“Yavorov”, positioned as the inaugural residential complex in Sofia, holds a prominent status within the city’s urban landscape. Nestled in the heart of the “Sredets” area, in close proximity to the city center, this complex has played a pivotal role in shaping Sofia’s residential development.

The complex’s boundaries trace along key thoroughfares, including “Tsarigradsko Shose” Blvd., “Evlogi Georgiev” Blvd., “Han Omurtag” Blvd., “Mihai Eminescu” Blvd., “Shipchenski Prohod” Blvd., and “Nezabravka” Blvd. Its delineation into two sections, namely Dolen Yavorov and Goren Yavorov (formerly known as the village “Lenin”), adds to its structural and historical intricacies.

Dolen Yavorov, spanning from Evlogi Georgiev Blvd. to Mihai Eminescu Blvd., features the central thoroughfare Ivan Asen II St. This section, dating back mainly to the interwar period, saw considerable construction activity. Notably, it served as the residence of Yordan Yovkov during the final years of his life, marking a literary connection to the complex.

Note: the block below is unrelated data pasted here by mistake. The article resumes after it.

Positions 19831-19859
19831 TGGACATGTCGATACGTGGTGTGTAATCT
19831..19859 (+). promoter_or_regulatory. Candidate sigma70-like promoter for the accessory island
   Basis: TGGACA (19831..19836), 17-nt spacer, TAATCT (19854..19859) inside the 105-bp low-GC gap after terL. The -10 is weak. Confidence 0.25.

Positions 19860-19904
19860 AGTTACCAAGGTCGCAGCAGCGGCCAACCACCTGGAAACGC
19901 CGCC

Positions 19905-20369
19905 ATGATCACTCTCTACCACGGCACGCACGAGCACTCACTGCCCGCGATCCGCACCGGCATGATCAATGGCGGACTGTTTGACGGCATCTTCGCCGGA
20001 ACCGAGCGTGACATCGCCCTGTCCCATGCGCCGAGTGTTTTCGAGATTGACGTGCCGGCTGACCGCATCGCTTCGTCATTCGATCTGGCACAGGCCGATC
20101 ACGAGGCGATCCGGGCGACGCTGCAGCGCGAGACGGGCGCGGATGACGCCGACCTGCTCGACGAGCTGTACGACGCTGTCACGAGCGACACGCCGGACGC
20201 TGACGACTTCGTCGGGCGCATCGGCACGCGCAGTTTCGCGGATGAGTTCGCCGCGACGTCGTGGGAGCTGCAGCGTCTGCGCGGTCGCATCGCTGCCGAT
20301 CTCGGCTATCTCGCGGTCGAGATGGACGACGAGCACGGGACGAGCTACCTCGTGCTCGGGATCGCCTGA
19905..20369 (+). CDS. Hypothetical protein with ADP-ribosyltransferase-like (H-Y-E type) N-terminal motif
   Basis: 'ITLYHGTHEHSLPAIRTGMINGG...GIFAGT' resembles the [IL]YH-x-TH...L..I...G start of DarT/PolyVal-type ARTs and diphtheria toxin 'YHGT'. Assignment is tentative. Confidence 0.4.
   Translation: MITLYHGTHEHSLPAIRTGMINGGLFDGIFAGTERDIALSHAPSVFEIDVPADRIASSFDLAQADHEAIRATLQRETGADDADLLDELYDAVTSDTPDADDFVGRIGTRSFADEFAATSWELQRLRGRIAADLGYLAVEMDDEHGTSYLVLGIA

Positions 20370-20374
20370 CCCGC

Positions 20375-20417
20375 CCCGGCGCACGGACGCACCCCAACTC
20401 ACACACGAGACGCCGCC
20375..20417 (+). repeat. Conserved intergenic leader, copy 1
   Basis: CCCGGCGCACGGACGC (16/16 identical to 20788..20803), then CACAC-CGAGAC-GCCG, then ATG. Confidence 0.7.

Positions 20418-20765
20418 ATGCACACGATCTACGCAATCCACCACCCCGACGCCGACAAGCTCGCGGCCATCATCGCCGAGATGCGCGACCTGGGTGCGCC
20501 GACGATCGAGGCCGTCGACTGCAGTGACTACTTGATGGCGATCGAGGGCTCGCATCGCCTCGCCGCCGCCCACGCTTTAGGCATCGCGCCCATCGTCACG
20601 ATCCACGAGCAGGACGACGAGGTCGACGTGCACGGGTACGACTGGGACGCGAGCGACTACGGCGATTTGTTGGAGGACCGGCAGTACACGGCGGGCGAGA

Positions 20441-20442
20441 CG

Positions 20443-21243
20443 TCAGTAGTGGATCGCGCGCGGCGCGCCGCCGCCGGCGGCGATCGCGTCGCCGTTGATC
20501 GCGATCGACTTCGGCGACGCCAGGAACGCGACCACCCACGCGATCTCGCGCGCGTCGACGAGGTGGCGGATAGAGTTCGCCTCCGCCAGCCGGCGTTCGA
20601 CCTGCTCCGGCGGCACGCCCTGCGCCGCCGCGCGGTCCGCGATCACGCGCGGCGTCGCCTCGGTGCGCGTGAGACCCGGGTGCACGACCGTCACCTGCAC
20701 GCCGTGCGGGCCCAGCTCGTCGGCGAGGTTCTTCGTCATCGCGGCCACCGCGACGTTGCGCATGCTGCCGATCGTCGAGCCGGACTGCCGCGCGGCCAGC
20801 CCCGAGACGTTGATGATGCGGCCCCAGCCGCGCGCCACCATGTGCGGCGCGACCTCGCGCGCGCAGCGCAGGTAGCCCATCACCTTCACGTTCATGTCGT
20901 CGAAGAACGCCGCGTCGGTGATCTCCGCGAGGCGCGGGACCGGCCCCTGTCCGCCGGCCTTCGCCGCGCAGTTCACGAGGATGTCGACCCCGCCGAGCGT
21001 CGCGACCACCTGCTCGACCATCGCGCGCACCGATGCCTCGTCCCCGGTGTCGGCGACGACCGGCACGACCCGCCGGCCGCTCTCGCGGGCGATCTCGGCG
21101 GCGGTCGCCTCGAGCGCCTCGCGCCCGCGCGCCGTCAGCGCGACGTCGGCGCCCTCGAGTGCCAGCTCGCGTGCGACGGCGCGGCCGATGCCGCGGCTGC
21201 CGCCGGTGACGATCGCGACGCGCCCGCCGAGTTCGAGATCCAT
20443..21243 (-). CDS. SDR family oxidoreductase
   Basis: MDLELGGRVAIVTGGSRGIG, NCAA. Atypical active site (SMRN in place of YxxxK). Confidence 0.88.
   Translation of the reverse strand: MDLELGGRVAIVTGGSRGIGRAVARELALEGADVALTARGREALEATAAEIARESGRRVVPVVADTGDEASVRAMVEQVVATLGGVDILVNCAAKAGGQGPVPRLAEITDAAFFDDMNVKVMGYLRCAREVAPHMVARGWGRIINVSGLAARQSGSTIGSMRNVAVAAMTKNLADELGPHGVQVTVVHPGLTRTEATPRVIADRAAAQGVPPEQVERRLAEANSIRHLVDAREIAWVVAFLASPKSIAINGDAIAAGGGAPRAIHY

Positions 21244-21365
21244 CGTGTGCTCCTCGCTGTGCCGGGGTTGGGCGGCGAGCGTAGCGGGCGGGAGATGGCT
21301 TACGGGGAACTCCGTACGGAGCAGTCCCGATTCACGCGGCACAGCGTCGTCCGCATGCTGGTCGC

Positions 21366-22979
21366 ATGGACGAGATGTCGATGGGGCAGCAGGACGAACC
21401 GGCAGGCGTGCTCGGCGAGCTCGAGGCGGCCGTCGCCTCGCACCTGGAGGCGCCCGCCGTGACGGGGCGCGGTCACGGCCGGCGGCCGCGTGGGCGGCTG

Goren Yavorov, the upper part of the complex, witnessed its primary construction during early socialism, culminating in 1961. Though the initial proposal to designate “Yavorov” as a cultural monument in 2006 garnered over 1,000 resident signatures, it faced rejection.

The complex houses significant educational institutions such as the 12th Secondary School “Tsar Ivan Asen II” and the study center for children “Ian Bibiyan.” The cultural and spiritual fabric is enriched by the presence of the “Ascension of the Lord” church, a contemporary addition to Sofia’s ecclesiastical landscape. Commencing construction in 2002 and consecrated in 2010, the church holds relics of Saint Tryphon, contributing to the religious heritage of the neighborhood. The church’s holiday, celebrated 40 days after the Resurrection of Christ, adds to the cultural tapestry of “Yavorov.” The inclusion of relics featuring St. Eleutherius, Bishop of Illyria, and St. Jacob the Persian further enhances the spiritual significance of this modern ecclesiastical structure.

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